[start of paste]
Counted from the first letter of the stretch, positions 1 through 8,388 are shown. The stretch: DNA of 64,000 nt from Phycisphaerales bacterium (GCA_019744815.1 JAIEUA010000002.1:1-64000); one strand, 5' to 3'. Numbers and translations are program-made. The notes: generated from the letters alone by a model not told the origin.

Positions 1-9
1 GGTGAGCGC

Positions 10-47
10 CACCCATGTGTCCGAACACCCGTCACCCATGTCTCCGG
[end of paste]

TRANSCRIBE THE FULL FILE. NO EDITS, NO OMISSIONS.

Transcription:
Counted from the first letter of the stretch, positions 1 through 8,388 are shown. The stretch: DNA of 64,000 nt from Phycisphaerales bacterium (GCA_019744815.1 JAIEUA010000002.1:1-64000); one strand, 5' to 3'. Numbers and translations are program-made. The notes: generated from the letters alone by a model not told the origin.

Positions 1-9
1 GGTGAGCGC

Positions 10-47
10 CACCCATGTGTCCGAACACCCGTCACCCATGTCTCCGG